The strongest part of the state’s case against Birch were the statements of two jailhouse snitches, who received considerable benefit from the state for their testimony that Birch told them he had killed an old man in a burglary.
One of those snitches has since recanted his testimony, while the other claimed Fifth Amendment rights against self-incrimination, but four witnesses who testified at the habeas trial said the second man told them he lied about Birch’s statement. Not impeaching the snitches, notoriously unreliable witnesses, was part of the claim by Cousins and O’Shea that their clients endured ineffective representation of counsel.
The state, represented Thursday by Assistant State’s Attorney Michael J. Proto, essentially supported the 2016 habeas decision, arguing that lawyers for the two defendants were not ineffective.
The matter continues on Friday when justices are scheduled to hear a separate petition for a new trial based on DNA testing. Between 2007 and 2013, more than two dozen items in the home were tested for DNA, and a DNA profile of an unknown person was found mixed with the victim’s in several places connected with he crime. No DNA evidence linking Birch or Henning to the crime was ever discovered.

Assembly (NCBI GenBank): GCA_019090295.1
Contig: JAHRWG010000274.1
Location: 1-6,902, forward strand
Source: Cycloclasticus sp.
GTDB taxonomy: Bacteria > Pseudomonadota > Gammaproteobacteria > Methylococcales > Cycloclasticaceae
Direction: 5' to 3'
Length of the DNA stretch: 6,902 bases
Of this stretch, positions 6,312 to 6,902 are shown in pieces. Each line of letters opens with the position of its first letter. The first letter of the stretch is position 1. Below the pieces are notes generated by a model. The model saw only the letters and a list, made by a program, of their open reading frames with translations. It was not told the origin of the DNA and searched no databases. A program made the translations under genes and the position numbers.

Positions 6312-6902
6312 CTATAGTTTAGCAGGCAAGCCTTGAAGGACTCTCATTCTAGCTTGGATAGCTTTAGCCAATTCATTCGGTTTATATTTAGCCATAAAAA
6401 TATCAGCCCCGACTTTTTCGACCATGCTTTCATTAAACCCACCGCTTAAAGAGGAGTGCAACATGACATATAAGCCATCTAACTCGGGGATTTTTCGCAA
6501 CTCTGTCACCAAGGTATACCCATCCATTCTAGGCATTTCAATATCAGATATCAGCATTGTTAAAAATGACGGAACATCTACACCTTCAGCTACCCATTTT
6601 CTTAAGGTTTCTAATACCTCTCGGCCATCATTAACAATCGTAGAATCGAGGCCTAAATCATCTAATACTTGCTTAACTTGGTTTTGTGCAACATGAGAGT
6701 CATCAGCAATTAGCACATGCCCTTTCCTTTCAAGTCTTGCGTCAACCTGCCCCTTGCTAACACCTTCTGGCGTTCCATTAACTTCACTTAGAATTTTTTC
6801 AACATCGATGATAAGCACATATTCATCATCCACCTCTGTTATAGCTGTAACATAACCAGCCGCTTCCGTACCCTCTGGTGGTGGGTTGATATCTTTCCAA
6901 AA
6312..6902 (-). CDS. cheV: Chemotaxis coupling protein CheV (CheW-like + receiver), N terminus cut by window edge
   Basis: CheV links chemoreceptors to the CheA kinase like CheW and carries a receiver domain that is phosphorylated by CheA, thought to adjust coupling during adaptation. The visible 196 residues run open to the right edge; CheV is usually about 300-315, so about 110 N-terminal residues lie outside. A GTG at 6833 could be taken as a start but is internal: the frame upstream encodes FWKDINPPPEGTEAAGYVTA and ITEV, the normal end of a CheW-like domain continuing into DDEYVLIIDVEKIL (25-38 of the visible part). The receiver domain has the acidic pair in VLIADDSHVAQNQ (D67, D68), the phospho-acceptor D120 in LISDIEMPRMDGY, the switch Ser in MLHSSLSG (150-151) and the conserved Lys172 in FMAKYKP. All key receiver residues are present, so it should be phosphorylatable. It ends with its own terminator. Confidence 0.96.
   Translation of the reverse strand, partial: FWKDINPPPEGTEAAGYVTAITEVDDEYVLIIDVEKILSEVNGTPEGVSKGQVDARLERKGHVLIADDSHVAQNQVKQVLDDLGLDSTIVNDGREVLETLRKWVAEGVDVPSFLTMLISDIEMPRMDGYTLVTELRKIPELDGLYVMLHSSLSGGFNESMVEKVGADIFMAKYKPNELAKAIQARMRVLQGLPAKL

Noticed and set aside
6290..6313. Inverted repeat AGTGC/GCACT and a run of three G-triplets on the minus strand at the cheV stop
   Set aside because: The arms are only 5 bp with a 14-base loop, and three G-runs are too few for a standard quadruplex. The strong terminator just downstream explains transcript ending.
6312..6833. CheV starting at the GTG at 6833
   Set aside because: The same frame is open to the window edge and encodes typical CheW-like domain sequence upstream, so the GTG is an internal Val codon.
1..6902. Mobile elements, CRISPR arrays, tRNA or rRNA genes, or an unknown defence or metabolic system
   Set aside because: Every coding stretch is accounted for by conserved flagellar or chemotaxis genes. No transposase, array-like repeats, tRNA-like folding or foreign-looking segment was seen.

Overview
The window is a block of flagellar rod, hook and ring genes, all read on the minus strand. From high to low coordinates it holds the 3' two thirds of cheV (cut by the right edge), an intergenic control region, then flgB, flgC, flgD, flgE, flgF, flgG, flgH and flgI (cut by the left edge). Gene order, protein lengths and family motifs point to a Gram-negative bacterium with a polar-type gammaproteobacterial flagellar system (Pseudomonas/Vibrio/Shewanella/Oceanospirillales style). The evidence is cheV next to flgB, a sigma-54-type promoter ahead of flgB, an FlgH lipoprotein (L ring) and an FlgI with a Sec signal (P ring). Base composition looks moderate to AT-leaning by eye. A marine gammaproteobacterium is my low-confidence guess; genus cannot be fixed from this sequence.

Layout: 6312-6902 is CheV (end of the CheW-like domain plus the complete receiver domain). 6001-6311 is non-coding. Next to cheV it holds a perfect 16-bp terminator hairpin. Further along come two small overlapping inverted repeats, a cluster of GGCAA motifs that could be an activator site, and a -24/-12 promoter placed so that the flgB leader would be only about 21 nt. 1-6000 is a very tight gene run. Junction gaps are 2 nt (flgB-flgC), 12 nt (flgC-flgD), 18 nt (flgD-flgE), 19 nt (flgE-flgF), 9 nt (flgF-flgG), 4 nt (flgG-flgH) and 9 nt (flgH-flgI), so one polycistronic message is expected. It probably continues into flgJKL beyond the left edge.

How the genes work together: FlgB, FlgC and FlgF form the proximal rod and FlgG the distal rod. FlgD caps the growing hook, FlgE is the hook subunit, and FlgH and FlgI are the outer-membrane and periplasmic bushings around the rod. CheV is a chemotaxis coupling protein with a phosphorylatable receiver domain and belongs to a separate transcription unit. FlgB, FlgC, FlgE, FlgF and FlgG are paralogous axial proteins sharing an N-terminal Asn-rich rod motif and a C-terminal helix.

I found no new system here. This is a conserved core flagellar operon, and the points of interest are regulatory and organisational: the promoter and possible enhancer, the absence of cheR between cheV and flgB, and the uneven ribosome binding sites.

The case has had an unusual procedural history. It was sent to the state Appellate Court, which transferred it to the Supreme Court in June, saying there were two “important issues of first impression” that will require Supreme Court resolution.
The law allows the filing of a petition of a new trial beyond the three year statute of limitations based on newly discovered DNA evidence not available at trial. Can the court consider non-DNA evidence that was not available at the time of trial, or non-DNA evidence that was available but not presented?
Second, when a state witness has provided incorrect testimony that is material to the case, of which the state has imputed knowledge, what is the standard the court should utilize in assessing whether the testimony should result in a new trial?
Henning and Birch await their decision.